Infection Control in Hospitals

Infection Control in Hospitals—Not the Only Component to Healing

Articles and studies speaking to the need to keep health-care associated infections (HAIs) to a minimum are being done continuously. Efforts to keep patients safe from bacteria that could come from other patients, staff, and visitors in hospitals are necessary.

Many regulations about glove use and hand hygiene are enforced to keep people from being infected.  The use of copper alloy materials to prevent transmission of infections seems to be having success—copper alloy coated surfaces reduced bacteria within two hours of contact.  A UV disinfection process is also being tested.

All of this is being done to keep patients safe and healthy during a time when they are most vulnerable.  No argument can be made against these efforts.

However, have we forgotten how to make a patient happy?  When a patient, or anyone for that matter, is happy—they feel better.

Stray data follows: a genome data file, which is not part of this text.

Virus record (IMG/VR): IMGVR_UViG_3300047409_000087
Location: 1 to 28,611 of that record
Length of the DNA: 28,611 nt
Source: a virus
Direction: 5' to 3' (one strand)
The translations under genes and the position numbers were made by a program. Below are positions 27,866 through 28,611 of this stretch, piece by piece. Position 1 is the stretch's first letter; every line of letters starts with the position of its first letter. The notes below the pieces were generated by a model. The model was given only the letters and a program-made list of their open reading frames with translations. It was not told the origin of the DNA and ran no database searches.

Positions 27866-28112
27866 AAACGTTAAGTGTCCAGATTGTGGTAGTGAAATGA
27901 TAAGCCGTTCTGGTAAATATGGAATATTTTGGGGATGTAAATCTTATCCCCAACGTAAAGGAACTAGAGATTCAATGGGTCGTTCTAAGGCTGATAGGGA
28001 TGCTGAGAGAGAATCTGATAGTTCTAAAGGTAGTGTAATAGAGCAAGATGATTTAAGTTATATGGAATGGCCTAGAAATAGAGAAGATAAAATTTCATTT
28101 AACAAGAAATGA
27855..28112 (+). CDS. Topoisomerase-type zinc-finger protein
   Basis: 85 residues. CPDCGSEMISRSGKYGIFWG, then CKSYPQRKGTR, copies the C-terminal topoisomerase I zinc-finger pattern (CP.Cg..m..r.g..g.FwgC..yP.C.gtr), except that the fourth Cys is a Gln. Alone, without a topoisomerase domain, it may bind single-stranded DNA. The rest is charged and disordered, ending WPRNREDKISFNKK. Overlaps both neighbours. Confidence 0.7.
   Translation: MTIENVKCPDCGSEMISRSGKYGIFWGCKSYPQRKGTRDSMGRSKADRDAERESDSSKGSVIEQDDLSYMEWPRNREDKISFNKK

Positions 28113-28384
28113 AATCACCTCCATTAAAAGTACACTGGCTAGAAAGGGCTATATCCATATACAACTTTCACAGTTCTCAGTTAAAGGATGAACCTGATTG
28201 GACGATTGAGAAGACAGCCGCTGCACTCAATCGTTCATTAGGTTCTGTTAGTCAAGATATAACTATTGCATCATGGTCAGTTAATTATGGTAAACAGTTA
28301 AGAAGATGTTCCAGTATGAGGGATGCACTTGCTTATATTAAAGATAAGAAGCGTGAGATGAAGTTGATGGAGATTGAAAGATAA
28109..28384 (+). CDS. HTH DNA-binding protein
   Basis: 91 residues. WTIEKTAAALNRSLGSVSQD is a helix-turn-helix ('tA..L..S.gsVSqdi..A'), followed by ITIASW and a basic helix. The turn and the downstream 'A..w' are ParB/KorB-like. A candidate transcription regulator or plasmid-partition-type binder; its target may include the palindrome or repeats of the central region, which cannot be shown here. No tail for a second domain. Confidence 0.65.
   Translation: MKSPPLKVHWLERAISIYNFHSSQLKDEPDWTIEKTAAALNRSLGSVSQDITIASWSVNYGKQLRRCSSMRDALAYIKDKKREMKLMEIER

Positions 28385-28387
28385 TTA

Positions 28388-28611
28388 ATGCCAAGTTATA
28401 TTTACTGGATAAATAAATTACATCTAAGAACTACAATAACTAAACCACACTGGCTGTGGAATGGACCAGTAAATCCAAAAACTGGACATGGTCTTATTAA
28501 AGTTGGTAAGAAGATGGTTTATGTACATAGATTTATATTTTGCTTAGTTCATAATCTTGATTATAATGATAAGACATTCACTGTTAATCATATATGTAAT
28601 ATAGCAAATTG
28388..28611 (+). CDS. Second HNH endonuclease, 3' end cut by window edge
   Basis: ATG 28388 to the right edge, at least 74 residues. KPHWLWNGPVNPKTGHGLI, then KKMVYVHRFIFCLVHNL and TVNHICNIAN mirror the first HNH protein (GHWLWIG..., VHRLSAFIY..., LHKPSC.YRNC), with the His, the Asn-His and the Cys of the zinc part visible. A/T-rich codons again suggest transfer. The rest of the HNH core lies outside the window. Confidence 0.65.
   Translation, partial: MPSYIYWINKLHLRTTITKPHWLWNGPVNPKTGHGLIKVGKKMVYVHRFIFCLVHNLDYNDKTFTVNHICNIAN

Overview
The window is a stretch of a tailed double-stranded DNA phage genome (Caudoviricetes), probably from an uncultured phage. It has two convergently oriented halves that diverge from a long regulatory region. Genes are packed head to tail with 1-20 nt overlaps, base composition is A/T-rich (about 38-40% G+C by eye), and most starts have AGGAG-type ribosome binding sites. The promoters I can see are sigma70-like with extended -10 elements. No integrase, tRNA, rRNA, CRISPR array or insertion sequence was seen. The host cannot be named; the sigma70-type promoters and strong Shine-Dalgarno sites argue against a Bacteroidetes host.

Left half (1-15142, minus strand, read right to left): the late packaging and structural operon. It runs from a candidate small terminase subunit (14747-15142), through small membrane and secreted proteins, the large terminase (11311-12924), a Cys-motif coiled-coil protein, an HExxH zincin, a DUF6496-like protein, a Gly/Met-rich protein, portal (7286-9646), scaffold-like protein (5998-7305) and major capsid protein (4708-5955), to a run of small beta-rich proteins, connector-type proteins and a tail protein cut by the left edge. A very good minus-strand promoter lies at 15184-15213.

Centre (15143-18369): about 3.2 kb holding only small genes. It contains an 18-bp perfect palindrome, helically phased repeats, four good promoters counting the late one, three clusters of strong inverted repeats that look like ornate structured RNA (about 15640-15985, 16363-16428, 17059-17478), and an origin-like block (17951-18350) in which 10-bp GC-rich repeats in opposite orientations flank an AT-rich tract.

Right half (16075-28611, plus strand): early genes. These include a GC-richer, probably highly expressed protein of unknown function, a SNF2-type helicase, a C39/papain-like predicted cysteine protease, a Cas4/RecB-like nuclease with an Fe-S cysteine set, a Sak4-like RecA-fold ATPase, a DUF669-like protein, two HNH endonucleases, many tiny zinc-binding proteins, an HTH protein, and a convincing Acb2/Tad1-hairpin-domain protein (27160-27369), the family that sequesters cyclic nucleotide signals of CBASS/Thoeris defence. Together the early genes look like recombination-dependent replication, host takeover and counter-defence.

UCSF Medical Center is doing something interesting and unconventional to make their ICU patients happier—-and it doesn’t involve disinfectants.  At least I doubt UV light or copper alloy is part of this initiative.

My thoughts are, let’s not lose our way by keeping things sterile at the expense of sheer patient joy.

I’m not supporting a “cart cat” for every healthcare facility, but perhaps a different perspective on flowers, or plants, or living walls, or fountains.  There’s no denying everyone in the hospital (staff, patients and visitors) was uplifted by the experience—regardless of bacterial infections that may be lurking somewhere.

And that supports healing.